Nicole – which is to say the weirder Margaret Atwood stuff, Diana S, again, and Timothy Findley…

Ruth –  there is a total gothic element here too. . . . .ghosts, mysterious houses, recursive journeys

Nicole – (GIRL, go read Not Wanted on the Voyage and Headhunter. You should actually see if you can get Headhunter for Emily Books. But back to capitalism.

Ruth – Yes! Capitalism! because in some ways this book is very dreamlike, but it is also rooted in a specific political reality

Nicole – Yes, The Struggle is always there. The big, empty homes, gardens. And what I find interesting, too, is that our narrator/heroine, etc. is alternately a true believer in the struggle and would also jettison it in a heartbeat for the loved one, but when betrayed, pulls the struggle mantle back over herself

Ruth – the exploitative nature of certain economic and emotional relationships

Nicole – coffee-cart girls. My favourite thing, maybe. I was so happy to see it pop back up. Because, like you said, the first story and the severed arm story are such great unique entities. And “coffee-cart girls” is absolutely a foundational metaphor here. Exploitation, servility, waiting. WAITING. I mean, this book could have been called “Waiting.”

Ruth – oh god. my favorite line from The Terrible Girls is about waiting

Nicole – Which one!! I will almost certainly agree with you.

Ruth – i posted it on my tumblr because um

Nicole – Do not apologize for tumblring!

Ruth – i can’t read it without tears springing to my eyes. *almost* forgivably. there are some people you can forgive almost anything of

Nicole – No, that’s good! That’s great, you are supposed to be feeling that. I felt like the worst person, reading and going “oh, I used to feel that much about stuff.” Not like, I’m a robot now, or anything

Ruth – well, maybe you are a happier person now!

Nicole – I am definitely happier now, but that glorious horrible yawp of emotion

Ruth –  i like that books like this exist, they help us revisit places that might not be open to us anymore

Nicole – You can get nostalgic even for heartbreak, I think.

Ruth – god, humans can get nostalgic for ANYTHING 

Nicole – I do love that this one is called “The Terrible Girls.” it’s perfect. because it gradually emerges that it’s more terrible as in terrifying, not, like “two bad girls,” or whatever

Ruth – right! like how awesome also means ‘inspiring awe’ in like a religious or existential sense

Nicole – And that love makes us into killers, too. Real love. The potential of being a killer, or a monster, or someone who is no longer domesticated.

Ruth – being pushed to the edges of what’s human, like, love is both the most humanizing and dehumanizing thing

Nicole – this thing we’re all “lalalala love is great” but that it is the most destructive thing possible if something goes wrong with it. And knowing how easily you could rip someone apart with your hands for this other person. And then sit cheerfully filing your nails in prison for the rest of your life.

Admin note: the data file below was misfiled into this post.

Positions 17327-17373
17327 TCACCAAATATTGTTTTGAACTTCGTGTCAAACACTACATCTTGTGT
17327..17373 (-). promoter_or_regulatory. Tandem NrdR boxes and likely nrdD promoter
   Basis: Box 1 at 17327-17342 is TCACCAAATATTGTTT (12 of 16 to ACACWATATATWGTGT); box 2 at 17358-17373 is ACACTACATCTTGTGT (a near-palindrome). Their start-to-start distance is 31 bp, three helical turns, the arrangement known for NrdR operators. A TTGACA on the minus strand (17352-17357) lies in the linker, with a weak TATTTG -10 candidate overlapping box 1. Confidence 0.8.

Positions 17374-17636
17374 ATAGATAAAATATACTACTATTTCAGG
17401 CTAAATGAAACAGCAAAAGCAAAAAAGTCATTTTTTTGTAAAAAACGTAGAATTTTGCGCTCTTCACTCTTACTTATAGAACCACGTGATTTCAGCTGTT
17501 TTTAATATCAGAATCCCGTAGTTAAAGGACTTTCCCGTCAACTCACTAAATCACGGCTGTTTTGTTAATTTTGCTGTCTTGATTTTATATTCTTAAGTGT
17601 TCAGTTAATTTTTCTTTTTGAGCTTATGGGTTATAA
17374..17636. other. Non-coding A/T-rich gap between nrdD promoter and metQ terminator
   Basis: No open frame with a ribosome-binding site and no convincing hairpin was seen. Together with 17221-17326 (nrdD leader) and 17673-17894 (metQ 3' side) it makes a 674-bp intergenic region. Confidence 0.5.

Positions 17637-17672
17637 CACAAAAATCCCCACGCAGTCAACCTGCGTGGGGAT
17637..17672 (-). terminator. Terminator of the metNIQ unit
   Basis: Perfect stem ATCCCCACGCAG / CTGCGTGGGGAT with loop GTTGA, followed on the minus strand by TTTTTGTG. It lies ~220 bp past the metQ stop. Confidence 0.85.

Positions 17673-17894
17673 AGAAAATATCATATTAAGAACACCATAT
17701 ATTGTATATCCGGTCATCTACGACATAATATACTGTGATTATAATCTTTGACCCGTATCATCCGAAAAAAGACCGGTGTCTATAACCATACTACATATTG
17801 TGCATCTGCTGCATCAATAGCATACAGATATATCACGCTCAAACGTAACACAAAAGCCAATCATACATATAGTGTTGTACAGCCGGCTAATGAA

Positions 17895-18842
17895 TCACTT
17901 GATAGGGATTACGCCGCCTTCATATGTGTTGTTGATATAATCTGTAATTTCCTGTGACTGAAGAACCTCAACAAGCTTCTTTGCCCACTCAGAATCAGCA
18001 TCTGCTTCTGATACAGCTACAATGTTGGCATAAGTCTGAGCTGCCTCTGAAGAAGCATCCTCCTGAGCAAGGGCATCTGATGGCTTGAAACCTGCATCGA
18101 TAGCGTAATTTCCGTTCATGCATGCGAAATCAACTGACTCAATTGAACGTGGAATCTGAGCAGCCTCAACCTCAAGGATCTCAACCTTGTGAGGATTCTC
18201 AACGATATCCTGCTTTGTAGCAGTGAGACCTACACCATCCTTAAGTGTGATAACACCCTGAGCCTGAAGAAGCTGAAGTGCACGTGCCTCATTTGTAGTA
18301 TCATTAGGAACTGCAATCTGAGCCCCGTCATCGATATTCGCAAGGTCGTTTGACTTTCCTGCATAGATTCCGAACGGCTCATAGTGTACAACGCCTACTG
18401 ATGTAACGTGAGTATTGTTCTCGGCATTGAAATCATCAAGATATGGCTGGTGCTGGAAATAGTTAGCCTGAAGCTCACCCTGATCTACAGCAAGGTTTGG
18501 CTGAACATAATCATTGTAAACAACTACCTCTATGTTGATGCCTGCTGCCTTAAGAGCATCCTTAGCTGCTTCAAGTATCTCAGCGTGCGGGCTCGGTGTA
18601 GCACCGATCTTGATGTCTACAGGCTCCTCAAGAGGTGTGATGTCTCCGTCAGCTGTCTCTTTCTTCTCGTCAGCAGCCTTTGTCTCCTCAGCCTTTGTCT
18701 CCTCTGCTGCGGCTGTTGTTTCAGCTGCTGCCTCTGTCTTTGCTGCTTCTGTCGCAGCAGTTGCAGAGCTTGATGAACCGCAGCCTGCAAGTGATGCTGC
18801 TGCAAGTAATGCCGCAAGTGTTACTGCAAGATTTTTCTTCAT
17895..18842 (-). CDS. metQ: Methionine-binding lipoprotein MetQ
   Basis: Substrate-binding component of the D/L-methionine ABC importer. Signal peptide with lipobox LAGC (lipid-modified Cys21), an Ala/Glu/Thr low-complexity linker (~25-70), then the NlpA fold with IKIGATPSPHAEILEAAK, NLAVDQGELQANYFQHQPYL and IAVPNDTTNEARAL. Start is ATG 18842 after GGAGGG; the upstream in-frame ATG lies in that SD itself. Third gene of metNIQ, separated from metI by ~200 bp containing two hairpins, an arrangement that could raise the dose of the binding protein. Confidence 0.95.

Ruth – yup. or allow yourself to be ripped apart, almost for sport. can we talk about the end a little bit? it’s not a spoiler
but i just love also how there is this redemption there, that love destroys us but the wreckage is salvageable. “it’s not what it was before”

Nicole – oooooof

Ruth – but it doesn’t matter. they came back to get it.

Nicole – And the details of how they prepared for it. Watching the woman’s back as she forded her way to the ruined city


Nicole – They had to!

Ruth – they had to!

Nicole – ON EMILY BOOKS now, in general. I just love how these choices are so radical, on some level. Not, like “radical books,” but that they all make women dangerous, and powerful

Ruth – oh yes. well, we are ;)

Nicole – Like I’m so happy (and this is cheesy, and shit) that I met Cassandra and the terrible girls. WE ARE

Ruth – cassandra. god.

Nicole – And King Kong Theory! CASSANDRA. I mean, Cassandra was my favourite book in years

Ruth – Cassandra is almost a perfect book to me

Nicole – I agree. I do not understand why it’s not one of the top five California Novels for people

Ruth – the descriptions of the ranch alone

Nicole – Like you should read Stegner, and this goddamn book. The water pump!


Nicole – And the perfect evocation of temperature, like linens and skin and glasses with ice in them. ughhh I loved it so much

Ruth – but yes, once emily and i sat down and came up with basically a tag cloud for all Emily Books and one of the tags was ‘not giving a fuck’

Nicole – YES

Ruth – or, hmm, it might have been ‘not giving a fuck about femininity’ either one works

linda gregggggg

Ruth – ooooffff. that’s beautiful. and terrible.

Add a comment

Skip to the top of the page, search this site, or read the article again